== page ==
In Canada, an early election can be called by the leader of the ruling party, and naturally, this power is often wielded for strategic purposes. And so, Quebec premier Pauline Marois, elected to office a mere eighteen months ago, has called for a general election to be held on April 7. Marois leads the Parti Quebecois, which took power in September 2012 with a minority government, and is now gunning for a majority. This would allow the PQ to pass several controversial pieces of legislation that have met resistance by the opposition parties. One of these is Bill 14, which proposes additional restrictions on English-language education and the use of English in the workplace. Language politics are sure to be in the foreground during the election campaign, and if the PQ is re-elected with a majority, for the foreseeable future.

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Lake Bell and Jackie Kennedy

I was a guest yesterday on Radio Times ("What language says about who we are and where we live", 3/6/2014), and the host, Marty Moss-Coane, brought up the movie In a World, and Lake Bell's assertion that "There is a vocal plague going on that I call the sexy baby plague, where very smart women have taken on this affectation that evokes submission and sexual titillation to the male species".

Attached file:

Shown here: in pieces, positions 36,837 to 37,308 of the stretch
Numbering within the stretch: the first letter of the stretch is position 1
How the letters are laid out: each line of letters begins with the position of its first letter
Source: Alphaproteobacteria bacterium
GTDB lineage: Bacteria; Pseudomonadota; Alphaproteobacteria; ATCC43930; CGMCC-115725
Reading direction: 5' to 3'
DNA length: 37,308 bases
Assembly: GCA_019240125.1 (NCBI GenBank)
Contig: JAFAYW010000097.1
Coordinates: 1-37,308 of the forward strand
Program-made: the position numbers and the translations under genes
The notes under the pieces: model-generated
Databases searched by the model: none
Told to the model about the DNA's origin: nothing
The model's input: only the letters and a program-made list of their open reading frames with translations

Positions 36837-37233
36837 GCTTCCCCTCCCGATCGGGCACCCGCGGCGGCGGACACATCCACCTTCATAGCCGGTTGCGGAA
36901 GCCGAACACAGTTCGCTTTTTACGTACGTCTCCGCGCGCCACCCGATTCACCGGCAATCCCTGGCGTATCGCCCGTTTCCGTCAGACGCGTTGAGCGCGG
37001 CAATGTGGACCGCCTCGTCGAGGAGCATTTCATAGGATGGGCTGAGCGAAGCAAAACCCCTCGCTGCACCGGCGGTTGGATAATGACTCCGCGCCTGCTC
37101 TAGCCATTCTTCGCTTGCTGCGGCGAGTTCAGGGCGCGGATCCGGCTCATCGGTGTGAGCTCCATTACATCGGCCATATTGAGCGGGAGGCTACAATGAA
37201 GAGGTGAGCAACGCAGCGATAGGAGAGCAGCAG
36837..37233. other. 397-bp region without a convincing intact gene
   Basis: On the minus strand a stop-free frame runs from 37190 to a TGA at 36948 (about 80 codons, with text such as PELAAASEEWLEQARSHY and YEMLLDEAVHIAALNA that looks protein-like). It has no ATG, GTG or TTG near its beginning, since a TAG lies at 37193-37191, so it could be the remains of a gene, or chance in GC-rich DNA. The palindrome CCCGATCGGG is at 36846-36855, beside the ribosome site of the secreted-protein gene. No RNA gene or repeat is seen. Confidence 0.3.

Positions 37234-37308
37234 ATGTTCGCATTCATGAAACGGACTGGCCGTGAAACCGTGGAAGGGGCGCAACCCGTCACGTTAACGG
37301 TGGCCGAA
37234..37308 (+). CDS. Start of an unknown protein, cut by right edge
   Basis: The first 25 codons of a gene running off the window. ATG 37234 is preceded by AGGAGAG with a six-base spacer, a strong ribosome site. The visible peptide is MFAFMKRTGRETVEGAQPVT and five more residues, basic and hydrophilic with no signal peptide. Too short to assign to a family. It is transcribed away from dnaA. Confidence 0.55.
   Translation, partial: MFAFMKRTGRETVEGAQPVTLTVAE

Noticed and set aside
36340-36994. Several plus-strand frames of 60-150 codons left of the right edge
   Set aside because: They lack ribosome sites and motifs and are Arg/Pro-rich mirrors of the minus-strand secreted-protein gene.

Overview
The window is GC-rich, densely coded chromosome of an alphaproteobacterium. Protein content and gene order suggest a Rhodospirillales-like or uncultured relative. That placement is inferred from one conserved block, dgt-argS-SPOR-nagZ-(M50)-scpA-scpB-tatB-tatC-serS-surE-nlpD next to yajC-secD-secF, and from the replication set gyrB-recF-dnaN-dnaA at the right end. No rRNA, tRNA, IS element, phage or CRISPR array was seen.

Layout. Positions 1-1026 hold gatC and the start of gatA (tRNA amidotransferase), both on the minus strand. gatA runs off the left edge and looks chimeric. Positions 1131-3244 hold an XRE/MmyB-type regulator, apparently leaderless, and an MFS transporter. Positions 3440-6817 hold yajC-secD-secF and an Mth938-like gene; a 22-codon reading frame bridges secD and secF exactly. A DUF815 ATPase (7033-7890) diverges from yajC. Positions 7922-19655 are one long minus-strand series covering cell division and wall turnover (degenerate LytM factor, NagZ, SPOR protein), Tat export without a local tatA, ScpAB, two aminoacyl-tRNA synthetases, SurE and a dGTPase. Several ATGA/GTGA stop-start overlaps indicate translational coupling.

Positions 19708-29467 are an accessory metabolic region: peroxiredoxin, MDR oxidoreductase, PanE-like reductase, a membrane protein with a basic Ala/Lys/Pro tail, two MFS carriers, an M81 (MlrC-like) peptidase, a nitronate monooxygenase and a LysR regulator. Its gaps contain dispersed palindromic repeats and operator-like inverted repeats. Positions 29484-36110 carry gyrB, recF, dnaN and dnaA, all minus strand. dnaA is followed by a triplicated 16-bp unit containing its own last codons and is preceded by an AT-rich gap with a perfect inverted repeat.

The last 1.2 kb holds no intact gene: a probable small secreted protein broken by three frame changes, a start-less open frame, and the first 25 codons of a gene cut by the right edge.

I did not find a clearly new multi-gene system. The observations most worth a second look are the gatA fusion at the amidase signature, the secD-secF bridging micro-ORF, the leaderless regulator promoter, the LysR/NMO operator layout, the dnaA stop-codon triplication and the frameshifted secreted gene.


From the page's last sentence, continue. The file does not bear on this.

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Sushi in Sochi

David Craig sent in this picture which showed up on the Facebook Armchair Linguists page, originally posted by Olexa Stomachenko; no one seems to know what it means:

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31% more meaningless: Because algorithms

In "Whom loves ya?", 2/12/2014, Geoff Pullum riffed on one of the outcomes of  "a large-scale statistical study of what correlates with numbers of responses to online dating ads", namely that "men who use 'whom' get 31% more contacts from opposite-sex respondents".

It suited Geoff's rhetorical purposes to take this number at face value, but I wondered about where it really comes from, and what if anything it means.

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"Plagiarism" vs. "ghostwriting" again

Jim Romenesko, "Brent Bozell urges liberal media to 'tell the truth,' while he fibs about writing a column", 2/13/2014:

The conservative Media Research Center often urges liberal news outlets to TELL THE TRUTH, but the Reston, VA-based press watchdog isn’t telling the truth about its own leader: Brent Bozell doesn’t write the syndicated column that appears under his byline. 

It is longtime MRC media analysis director Tim Graham who writes “almost everything published under [Bozell's] name,” a former MRC employee tells me in an email. “That includes his weekly column. Same goes for his books, which at least carry Graham’s name in a secondary billing, but also aren’t written by Bozell (but Bozell keeps 80-90% of the advance and all profits!)”

Two other people with ties to MRC confirmed that Graham is Bozell’s ghostwriter – and that Graham is not happy with the assignment.

“Tim just resents having to do it,” says a former employee.

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Pronoun envy

In the New Yorker for February 10, 2014, a poem by Anne Carson: